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Fanko
11-27-2005, 06:20 PM
Do you think tablet is a must-need tool for 3d/2d computer artist? I am quite attempted getting one but I am not sure which one is good for beginner. I heard they are quite expensive as well. Any good recommendation?
Thanks :)

mistafreeze
11-27-2005, 06:35 PM
I wouldnt say its a must-need, it depends on what your doing, if your drawing, painting textures, or pictures, photoediting, sculpting, then yes you should use one. If your animating, scripting, setting up lights, you could do w/o one.

graphire4 from wacom is the cheapest option i know of, it seems nice, i had a graphire3 a while back (sold my intuos2 and bought that) and it wasnt as nice as the intuos2 but was ok to use, now that i have an intuos3 i cant imagine using anything else.

if you just want to know if you will enjoy or benefit from using a tablet, then buy a graphire from wacom and see how your liking it, if you want the best experience first, then try the intuos3 as it will only make you happy. i have the 6x11 (widescreen) but the 6x8 is a good option as well, and under 300. i cant stand anything bigger (friend of mine has the 9x12 and he never uses it, and i tried using it and its just way to much work to use).

good luck

rebo
11-27-2005, 08:02 PM
Yes a tablet is essential. Which one to get depends on your budget.

Tigaer
11-28-2005, 10:39 PM
hey there

basically i can only repeat what the other folks told you.

i'm a beginner tablet user as well. i got me an intuos3 6x8 two months ago and i cant live without it anymore. before i only knew the mouse and really neeeever had any contact with a tablet. so the handling of it is quite confusing at the beginning. i literally had to force myself to use the pen instead of the mouse. 4 weeks later my work started to benefit from the more accurate work that a tablet makes possible. now i'm confident enough to try myself in digital paintings.

so my advice... if you're working on manipulations, paintgs/drawgs or modelling - the tablet will help you. the tablet software also enables you to setup the buttons for each program you're working with. so it's very productive too.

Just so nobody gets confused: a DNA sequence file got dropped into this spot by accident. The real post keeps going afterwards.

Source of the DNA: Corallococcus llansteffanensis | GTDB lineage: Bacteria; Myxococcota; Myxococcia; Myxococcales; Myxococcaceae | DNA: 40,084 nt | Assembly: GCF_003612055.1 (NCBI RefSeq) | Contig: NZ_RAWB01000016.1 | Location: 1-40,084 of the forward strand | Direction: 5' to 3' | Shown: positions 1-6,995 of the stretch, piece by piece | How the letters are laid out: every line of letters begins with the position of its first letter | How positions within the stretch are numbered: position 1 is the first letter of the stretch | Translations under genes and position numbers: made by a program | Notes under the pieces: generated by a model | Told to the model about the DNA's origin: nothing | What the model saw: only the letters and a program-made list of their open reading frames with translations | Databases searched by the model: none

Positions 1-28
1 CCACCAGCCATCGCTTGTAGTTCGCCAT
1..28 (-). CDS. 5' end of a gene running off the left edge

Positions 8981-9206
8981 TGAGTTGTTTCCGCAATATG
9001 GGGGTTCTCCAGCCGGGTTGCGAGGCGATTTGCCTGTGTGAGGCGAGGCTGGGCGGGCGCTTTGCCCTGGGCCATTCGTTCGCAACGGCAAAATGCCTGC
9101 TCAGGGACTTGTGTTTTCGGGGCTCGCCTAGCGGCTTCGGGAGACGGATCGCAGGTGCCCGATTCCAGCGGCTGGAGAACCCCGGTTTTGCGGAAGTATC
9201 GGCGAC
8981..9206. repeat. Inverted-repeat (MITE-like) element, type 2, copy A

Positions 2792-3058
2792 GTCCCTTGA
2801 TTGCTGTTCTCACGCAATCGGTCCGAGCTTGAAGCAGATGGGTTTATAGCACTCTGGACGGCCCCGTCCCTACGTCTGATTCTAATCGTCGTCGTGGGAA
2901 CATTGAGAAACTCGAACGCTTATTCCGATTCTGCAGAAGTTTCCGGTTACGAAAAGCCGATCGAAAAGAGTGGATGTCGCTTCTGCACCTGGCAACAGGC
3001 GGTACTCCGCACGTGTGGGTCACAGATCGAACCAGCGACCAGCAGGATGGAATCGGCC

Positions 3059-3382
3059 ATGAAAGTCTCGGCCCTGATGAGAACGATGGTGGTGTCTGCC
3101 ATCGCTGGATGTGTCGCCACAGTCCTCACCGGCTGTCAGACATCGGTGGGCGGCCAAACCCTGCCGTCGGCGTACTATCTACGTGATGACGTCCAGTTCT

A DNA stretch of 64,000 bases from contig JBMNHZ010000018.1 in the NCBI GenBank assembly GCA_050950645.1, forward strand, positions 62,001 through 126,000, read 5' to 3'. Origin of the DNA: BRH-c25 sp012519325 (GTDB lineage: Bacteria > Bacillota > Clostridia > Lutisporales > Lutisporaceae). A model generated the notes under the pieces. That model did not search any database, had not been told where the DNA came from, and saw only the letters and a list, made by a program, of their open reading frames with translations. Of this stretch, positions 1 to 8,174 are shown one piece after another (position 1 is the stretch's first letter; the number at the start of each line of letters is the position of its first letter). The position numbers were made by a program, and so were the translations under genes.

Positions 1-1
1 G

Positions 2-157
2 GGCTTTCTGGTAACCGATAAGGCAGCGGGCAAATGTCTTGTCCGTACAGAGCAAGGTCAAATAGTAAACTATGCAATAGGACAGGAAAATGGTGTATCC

hope that helps ypur decision.

Drake_Stormrage
11-29-2005, 01:50 PM
hi, folks.
Im also interested in buying a tablet. The only reasonable option i had 'till now was the graphire 4 classic xl for $250(!) at my country's online shop (Slovakia => quite far from the US:)). But a new possibility has arisen for me now: I can have stuff flown in from the US by a friend (cheaper of course). Thus i could have the intuos3 6*8 for not more than $300-350(depending on the particular shop) OR the graphire for half the above price. What would u do in my place? Would it be worth the risk buying it abroad (not to mention the stress with the warranty... and if it would get damaged in the plane.. omg)?

Devvv
11-29-2005, 05:49 PM
I know a lot of people wouldn't normally recommend this but I'm going to throw it out anyways.

If you want a tablet, best place to look for it is on Ebay. Yes, Ebay. Now a lot of people might think Ebay is full of fraudulent sellers and yes, you are right. There are the occasional scammers but there are honest sellers out there as well. I got the Intuos 3 6 x 8 a few months ago and it was for $250 US plus shipping. I could of bought it in stores but it would of costed me over $300 US. The other good thing about Ebay is that many sellers don't charge tax. If you are not from the US like I am, you might get charged with some custom fees but that's why you ask the seller to mark the value of the tablet down. :) Also, be sure to ask them to ship it to you via USPS and not UPS because UPS tend to charge a very hefty fee. Good luck with your tablet hunting.

Kopprsnake